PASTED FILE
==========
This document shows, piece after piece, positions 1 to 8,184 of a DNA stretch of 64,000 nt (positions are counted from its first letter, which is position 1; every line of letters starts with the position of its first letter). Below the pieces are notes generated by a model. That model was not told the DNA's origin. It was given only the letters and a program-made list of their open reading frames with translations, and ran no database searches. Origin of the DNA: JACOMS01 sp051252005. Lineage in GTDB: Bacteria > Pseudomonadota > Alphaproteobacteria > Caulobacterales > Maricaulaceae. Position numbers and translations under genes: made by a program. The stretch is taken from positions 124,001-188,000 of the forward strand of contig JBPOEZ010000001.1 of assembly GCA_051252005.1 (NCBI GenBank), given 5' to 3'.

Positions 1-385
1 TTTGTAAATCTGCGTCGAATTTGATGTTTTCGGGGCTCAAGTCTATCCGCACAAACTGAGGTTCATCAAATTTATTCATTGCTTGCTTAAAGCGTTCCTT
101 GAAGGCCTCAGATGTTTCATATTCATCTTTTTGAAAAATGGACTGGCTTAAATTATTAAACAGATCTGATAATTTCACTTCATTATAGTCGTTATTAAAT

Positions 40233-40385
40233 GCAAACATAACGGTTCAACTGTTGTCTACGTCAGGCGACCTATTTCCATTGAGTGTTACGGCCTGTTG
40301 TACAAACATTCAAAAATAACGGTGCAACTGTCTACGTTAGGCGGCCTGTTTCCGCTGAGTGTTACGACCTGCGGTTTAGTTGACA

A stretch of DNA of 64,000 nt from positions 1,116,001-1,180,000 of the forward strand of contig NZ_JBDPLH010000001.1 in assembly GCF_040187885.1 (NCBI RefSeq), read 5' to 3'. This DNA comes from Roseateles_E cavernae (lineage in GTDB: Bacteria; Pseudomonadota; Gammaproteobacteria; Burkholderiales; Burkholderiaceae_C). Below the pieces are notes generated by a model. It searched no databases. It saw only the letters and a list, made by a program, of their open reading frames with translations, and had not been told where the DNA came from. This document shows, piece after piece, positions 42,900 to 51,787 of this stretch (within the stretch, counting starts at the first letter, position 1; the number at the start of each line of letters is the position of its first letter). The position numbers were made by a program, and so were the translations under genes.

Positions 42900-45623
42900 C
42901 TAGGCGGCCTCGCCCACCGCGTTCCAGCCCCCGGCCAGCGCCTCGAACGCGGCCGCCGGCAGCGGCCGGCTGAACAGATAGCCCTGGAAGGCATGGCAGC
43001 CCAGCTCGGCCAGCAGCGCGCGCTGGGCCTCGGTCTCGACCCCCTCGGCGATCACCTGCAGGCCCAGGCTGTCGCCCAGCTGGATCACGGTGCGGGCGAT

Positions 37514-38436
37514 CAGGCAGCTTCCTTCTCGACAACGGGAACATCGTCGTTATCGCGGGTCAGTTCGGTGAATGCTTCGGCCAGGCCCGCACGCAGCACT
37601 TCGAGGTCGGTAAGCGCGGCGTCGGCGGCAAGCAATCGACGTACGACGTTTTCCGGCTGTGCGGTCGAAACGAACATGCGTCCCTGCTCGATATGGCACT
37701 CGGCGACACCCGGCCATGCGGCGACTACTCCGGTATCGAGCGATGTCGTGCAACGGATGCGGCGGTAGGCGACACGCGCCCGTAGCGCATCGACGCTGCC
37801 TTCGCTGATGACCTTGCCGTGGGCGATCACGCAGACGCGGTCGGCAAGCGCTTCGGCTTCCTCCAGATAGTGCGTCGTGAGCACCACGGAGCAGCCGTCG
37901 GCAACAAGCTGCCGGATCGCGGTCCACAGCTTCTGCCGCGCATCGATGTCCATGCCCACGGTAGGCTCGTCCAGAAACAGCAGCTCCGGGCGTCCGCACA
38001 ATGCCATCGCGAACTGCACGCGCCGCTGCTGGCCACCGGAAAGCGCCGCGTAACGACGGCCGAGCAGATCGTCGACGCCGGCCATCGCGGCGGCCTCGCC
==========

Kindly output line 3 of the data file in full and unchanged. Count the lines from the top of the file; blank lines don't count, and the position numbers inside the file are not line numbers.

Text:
1 TTTGTAAATCTGCGTCGAATTTGATGTTTTCGGGGCTCAAGTCTATCCGCACAAACTGAGGTTCATCAAATTTATTCATTGCTTGCTTAAAGCGTTCCTT